The regulator has also asked the airline to refund the money it charged from passengers of this delayed flight by selling food and beverages, instead of offering it free in accordance with the laid-down rules.
The DGCA probe found that during the entire delay at Mumbai, SpiceJet sold food and beverages in the aircraft in violation of Section 3 of civil aviation rules (CAR), which detail the facilities airlines should provide to passengers affected by cancellation or delay in flights for more than two hours.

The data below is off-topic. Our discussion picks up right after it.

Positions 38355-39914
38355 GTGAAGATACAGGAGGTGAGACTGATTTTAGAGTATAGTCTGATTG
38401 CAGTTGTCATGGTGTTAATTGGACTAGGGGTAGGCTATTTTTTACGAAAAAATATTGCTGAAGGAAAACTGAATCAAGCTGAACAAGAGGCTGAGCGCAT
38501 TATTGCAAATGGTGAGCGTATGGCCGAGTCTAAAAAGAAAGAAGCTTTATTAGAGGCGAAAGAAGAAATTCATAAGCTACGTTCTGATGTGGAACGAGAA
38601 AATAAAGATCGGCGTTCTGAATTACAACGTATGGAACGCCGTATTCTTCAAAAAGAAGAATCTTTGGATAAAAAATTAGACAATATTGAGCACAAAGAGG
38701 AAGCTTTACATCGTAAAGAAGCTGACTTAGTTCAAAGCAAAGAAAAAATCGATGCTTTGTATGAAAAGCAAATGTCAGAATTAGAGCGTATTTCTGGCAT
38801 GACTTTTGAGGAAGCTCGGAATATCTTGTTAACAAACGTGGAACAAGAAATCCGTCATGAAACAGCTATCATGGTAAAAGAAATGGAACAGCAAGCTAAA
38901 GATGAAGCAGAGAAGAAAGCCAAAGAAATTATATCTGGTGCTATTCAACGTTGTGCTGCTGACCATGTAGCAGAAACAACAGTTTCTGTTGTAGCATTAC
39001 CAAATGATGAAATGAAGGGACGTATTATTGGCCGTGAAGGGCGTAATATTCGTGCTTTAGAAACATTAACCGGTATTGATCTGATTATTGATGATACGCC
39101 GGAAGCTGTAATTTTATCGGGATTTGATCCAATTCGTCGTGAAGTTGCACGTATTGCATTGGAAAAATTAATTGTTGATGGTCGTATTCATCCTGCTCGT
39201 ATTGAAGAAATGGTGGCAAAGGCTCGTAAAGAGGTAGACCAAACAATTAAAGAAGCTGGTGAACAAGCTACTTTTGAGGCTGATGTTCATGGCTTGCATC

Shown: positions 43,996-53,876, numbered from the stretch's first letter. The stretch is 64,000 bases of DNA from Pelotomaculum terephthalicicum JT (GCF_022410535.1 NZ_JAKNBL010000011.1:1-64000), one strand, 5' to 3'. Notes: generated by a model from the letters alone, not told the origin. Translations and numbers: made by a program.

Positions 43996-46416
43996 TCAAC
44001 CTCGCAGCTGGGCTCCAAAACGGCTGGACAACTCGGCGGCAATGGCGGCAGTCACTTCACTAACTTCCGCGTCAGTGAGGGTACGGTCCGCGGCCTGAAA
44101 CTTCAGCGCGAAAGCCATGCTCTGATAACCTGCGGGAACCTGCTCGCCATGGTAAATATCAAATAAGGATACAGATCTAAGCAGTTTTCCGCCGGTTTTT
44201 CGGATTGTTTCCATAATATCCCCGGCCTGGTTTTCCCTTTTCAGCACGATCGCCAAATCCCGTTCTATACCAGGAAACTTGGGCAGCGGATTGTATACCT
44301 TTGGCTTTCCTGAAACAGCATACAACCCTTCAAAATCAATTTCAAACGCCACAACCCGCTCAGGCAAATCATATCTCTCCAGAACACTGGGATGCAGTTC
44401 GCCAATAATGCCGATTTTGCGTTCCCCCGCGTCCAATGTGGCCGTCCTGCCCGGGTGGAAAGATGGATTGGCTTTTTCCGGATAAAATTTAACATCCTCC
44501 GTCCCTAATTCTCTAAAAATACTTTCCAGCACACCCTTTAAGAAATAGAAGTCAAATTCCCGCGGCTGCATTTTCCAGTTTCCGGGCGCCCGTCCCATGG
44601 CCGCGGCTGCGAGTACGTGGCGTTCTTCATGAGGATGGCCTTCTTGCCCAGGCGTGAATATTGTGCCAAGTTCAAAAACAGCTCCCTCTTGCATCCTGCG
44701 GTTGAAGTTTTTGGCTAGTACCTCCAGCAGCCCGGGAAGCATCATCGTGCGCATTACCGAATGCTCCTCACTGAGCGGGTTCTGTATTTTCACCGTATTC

SpiceJet Boeing 737-800 aircraft, with 172 passengers including two infants, suffered engineering problems, which led the pilots to abort take-off and return to the bay, sources said. Another aircraft was arranged after a delay of over four-and-a-half hours.
“SpcieJet, like most airlines, serves food on the ground during the delay in cases like this, and we will be responding shortly to the DGCA. We have received no communication from DGCA regarding “serious engineering issues”,” a SpiceJet spokesperson said.